Skip to 0 minutes and 8 secondsJOHN HOLMAN: So there's no one way of doing this in schools and colleges. And when I was in Germany, I saw excellent examples of alumnae of the school who are now apprentices, wearing their blue overalls on a Tuesday, coming in, talking about; this is what I do. This is what my workplace is like. And that's very powerful because the students will identify and say, oh, there's someone like me. And so, that's just one example of the many ways that schools and colleges can bring the workplace into the school. And of course, you can go out and visit it. There's plenty of opportunities to visit workplaces.
Skip to 0 minutes and 45 secondsAnd if you can't do that, there's always videos, there are simulations, there's all sorts of activities. The National STEM Learning Centre will show you what they are.
Skip to 0 minutes and 53 secondsANDREW CLARKE: There are some great examples that we've had in the past. We've worked, actually, with a particular chemical company here in West Yorkshire. And they invited young people into the company. And they actually had some ambassadors who took these young people around the company, showed them how various chemicals worked together, which was absolutely fantastic. We then have a company, based here in North Yorkshire, and they actually talk about springs. Now you might think, springs? That sounds really boring. But if you are running a maths class, for example, rather than asking for a mathematician, why don't you ask for somebody who actually engineers springs?
Skip to 1 minute and 42 secondsAnd when I say springs, I'm talking about, from the smallest kind of spring that you'd see in a switch to a massive spring that you'd see maybe on a tractor. Because that person, that STEM ambassador who works in that organisation, can talk about the calculations needed to actually put these springs together. So sometimes I would say to teachers, rather than asking for mathematicians, ask for an engineer, so that they can actually come in and give you a real life example of how maths is applied in the real world.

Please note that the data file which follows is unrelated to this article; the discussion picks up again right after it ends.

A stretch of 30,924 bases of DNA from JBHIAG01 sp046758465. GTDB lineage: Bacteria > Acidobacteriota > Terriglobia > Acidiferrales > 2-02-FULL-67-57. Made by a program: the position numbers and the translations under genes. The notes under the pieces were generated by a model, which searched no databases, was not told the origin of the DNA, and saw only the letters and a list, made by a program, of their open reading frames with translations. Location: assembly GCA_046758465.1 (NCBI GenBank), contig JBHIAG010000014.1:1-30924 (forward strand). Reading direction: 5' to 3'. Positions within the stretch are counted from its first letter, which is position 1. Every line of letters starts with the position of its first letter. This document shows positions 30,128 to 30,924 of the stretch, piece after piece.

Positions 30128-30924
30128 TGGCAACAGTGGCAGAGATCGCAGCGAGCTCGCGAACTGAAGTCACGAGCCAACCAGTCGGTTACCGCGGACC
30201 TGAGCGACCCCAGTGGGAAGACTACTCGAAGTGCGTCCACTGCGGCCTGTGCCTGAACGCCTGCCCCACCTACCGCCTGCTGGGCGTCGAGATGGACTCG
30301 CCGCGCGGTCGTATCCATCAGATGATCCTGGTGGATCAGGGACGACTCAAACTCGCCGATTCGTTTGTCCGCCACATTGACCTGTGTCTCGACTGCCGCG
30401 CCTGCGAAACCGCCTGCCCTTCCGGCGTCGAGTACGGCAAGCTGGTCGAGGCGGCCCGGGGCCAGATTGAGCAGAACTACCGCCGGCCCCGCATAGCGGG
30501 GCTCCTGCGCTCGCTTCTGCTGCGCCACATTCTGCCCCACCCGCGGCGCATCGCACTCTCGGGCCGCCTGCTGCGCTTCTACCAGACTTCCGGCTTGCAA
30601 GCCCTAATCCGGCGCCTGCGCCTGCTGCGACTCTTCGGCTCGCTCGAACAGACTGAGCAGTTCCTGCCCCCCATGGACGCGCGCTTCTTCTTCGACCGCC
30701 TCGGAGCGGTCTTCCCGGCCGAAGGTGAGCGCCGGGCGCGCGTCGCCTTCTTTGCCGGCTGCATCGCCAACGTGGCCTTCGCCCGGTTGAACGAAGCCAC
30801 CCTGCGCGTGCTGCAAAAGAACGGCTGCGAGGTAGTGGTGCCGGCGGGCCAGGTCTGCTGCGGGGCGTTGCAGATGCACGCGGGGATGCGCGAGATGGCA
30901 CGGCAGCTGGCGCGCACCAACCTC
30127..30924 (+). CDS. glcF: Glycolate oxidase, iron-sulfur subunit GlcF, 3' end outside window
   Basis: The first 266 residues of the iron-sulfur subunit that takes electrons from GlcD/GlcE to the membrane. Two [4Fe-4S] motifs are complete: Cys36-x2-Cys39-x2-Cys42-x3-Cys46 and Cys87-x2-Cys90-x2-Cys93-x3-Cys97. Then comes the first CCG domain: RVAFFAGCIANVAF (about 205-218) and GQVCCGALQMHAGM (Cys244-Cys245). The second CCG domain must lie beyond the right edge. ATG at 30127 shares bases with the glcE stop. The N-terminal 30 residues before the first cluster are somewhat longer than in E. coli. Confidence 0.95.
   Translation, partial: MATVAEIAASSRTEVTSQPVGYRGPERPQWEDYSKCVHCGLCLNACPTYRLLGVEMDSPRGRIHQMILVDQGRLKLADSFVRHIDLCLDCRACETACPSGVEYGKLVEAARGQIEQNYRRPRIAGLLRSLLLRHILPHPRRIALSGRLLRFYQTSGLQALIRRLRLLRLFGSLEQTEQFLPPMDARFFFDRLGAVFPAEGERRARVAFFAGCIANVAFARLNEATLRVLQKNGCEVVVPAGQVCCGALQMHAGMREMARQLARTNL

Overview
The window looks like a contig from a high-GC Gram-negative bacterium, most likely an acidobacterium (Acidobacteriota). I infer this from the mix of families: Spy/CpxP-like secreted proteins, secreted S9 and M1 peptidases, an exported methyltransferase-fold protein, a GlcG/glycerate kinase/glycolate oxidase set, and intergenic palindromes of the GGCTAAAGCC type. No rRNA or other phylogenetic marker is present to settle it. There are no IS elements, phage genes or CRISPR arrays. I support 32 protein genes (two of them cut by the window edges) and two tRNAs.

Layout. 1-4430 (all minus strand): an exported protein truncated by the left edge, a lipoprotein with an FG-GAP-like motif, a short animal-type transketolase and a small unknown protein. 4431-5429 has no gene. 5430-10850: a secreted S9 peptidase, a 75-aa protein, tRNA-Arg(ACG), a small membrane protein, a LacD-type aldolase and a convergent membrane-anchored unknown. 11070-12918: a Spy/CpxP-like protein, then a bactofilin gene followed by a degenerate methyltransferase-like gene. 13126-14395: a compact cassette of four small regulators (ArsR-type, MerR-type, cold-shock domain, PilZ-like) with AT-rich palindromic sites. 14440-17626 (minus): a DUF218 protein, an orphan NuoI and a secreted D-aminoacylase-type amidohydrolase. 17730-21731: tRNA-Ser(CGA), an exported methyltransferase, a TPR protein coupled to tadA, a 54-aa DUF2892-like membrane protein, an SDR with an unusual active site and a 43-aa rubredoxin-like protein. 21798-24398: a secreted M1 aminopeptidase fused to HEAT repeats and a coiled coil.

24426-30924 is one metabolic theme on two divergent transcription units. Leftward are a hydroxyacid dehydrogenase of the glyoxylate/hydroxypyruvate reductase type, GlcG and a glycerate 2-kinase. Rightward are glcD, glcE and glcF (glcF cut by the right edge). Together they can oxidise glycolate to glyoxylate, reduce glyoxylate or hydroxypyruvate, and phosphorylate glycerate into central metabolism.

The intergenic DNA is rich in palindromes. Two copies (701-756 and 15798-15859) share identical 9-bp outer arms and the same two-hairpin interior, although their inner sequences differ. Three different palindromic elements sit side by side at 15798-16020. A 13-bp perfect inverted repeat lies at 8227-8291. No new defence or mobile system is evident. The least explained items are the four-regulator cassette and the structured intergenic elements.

Skip to 2 minutes and 14 secondsHAYLEY: We found that a lot of employers actually want to work with schools, and are really willing to. So it's just an email, and you will find that they tend to respond, and they're quite happy to come in and talk about the jobs. So it might be career starts, it could be assemblies, things like that they've done, where they talk about the jobs that they want. But we found that a lot of employers, actually, just that first initial email, are more than willing to come in. I know that some of the extra competitions and things we've done, we've managed to find funding. They're willing to sponsor us very easily, and they do want to do more.
Skip to 2 minutes and 50 secondsSo I think employers want to get into schools more, really, than we need them. So it's sometimes a quite nice partnership to have. They're very keen to get in touch with us.
The value of different forms of engagement
Employer engagement can take a variety of different forms. In this video, you will hear from three different people talking about their experiences of employer engagement.
Professor Sir John Holman provides an example of how alumni from schools and college can provide insight into what happens after they’ve obtained their qualifications.
Andy works at the National Science and Media Museum in Bradford, a STEM Ambassador Hub. STEM Ambassadors are volunteers who work with schools, colleges and community groups, sharing with young people their experience and knowledge from a range of STEM careers.
From her experience as a Head of Science, Hayley suggests that employers are often keen to do more than talks and assemblies, sharing the way her contacts have been involved in competitions and longer term projects.
What forms of employer engagement are you currently familiar with and how are they being used to develop career learning in the curriculum?